Natural gas is a commodity traded on the open market like other commodities such as wheat, coffee or lumber. As with most commodities, the price is dictated by supply and demand. When demand is high, the price rises. When supply is high, the price drops.
Customer bills include two main components: commodity charges and delivery charges.
The commodity charge reflects the cost of gas customers have consumed during the billing period. We buy gas on behalf of our customers and pass the cost of the commodity on without mark up. Customers pay what we pay.
The delivery charges cover the costs of maintaining the natural gas system to ensure safe and reliable service.
What determines the price of natural gas?
There are several factors that influence gas pricing, including:
- The weather
- The economy
- International events
- Production and transportation costs
How does Pacific Northern Gas Ltd. (PNG) work to reduce price fluctuations?
PNG buys natural gas on behalf of our customers at the best possible price and passes on that exact cost. We are committed to ensuring a safe, reliable supply of natural gas at the lowest reasonable price. To ensure competitive pricing, PNG purchases gas from a variety of sources.
Who determines what we charge for natural gas?
PNG is regulated by the British Columbia Utilities Commission (BCUC), a regulatory body that sets rates for all utilities in British Columbia.
PNG’s rates are reviewed and approved by the BCUC. Each quarter, PNG prepares a Gas Supply Cost Report that includes a forecast of commodity costs and rate impacts. This report is submitted to the BCUC for their review and approval. The report forecasts what PNG will have to pay for the commodity. Rates are set (the commodity charge) to allow PNG to recover the cost of purchasing the gas. Delivery charges are reviewed and approved by the BCUC under a separate regulatory process and are typically set on an annual basis.
For more information about the BCUC, visit www.bcuc.com.
What are gas sales rates comprised of?
A gigajoule (GJ) is a metric unit of energy used in our rates. One GJ is equivalent to 947,817 BTU/h or 277.8 KW/h of electricity or 25.6 litres of fuel oil or 39.1 litres of propane.
Basic Monthly Charge
The basic monthly charge is a fixed fee that recovers a portion of the cost of the facilities required by PNG to be ready and able to deliver gas to customers, regardless of the amount of gas consumed each month.
The delivery charge recovers the balance of costs incurred by PNG to maintain the natural gas system to ensure safe and reliable service to homes and businesses.
Company Use Rate Rider
The term Company Use refers to the gas PNG consumes in the operation of its gas pipeline systems in each service area. The forecast commodity cost of Company Use gas is included in PNG’s budgeted costs used to determine customer rates. Actual gas prices paid by PNG will be different than the forecast gas market prices used in the budget. The difference between the forecast and actual prices is recorded by PNG in an account called the Gas Cost Variance Account (GCVA). The balance of this account is reviewed by PNG and the BCUC every three months. If actual gas prices have exceeded forecast gas market prices, then a Company Use debit rate rider will apply to recover the shortfall in the recovery of actual gas costs. If forecast gas market prices are greater than actual gas prices, then a Company Use credit rate rider will apply. In this way, customers pay the same price for Company Use gas as is paid by PNG.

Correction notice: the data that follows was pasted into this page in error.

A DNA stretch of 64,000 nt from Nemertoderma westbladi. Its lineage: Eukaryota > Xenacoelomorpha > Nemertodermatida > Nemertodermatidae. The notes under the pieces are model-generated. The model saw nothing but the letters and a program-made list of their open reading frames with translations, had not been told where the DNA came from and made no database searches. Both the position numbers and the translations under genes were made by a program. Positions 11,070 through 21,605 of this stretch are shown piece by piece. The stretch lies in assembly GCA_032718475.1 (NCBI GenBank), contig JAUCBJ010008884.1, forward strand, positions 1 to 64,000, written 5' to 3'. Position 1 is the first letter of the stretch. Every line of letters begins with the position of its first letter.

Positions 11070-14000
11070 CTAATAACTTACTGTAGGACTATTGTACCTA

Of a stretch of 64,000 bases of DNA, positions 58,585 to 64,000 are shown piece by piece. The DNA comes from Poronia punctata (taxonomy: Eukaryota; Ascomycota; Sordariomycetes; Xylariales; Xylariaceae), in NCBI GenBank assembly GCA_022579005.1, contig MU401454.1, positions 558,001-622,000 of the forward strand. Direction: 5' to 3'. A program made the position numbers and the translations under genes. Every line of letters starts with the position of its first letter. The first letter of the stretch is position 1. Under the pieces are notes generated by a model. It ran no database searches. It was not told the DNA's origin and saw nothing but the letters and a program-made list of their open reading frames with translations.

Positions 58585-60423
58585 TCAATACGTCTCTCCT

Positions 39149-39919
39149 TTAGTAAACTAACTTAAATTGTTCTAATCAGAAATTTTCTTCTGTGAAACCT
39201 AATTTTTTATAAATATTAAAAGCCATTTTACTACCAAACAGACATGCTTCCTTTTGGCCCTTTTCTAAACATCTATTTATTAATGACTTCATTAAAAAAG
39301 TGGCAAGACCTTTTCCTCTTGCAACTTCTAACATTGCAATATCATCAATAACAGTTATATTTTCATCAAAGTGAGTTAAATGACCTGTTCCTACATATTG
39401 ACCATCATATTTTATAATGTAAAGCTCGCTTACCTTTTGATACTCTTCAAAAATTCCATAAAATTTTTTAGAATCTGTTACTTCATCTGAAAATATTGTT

RSAM Rate Rider
RSAM stands for “Revenue Stabilization Adjustment Mechanism”. Every year PNG forecasts how much revenue it will receive from customers based on the annual forecast of gas to be consumed by customers. It is impossible to accurately forecast deliveries to customers because of the effect of weather on gas consumption. If the weather is colder than expected, then more gas will be consumed, and revenues may be greater than what was forecast to be recovered from customers. Therefore, PNG is allowed by the BCUC to record the difference between forecast and actual revenue recovery from residential and small commercial customers in the RSAM deferral account. In this way, if the actual deliveries are more than forecast deliveries with resulting higher revenue, then a credit balance will be recorded in the RSAM deferral account, and a RSAM credit rate rider will apply for the purpose of stabilizing revenue from year to year. On the other hand, if actual deliveries are less than forecast deliveries, then a debit RSAM rate rider will apply to residential and small commercial customers rates.
The commodity charge recovers the costs paid by PNG to buy gas on the open gas market. These costs are passed through to customers without mark-up. The commodity charge will change from time to time in response to changes in gas market prices.
GCVA Rate Rider
The commodity charge payable by customers is based on a forecast of the gas market prices PNG expects to pay to gas suppliers. The difference between the forecast commodity cost PNG charges its customers and the actual gas prices are recorded by PNG in an account called the Gas Cost Variance Account (GCVA). The balance of this account is reviewed by PNG and the BCUC every three months. If actual gas prices have exceeded forecast gas market prices, then a GCVA debit rate rider will apply to recover the shortfall in the recovery of actual gas costs. If actual gas prices are lower than forecast gas market prices, a credit GCVA rate rider will apply to refund the excess in the recovery of actual gas costs. This mechanism ensures that customers pay the same cost for gas as is paid by PNG.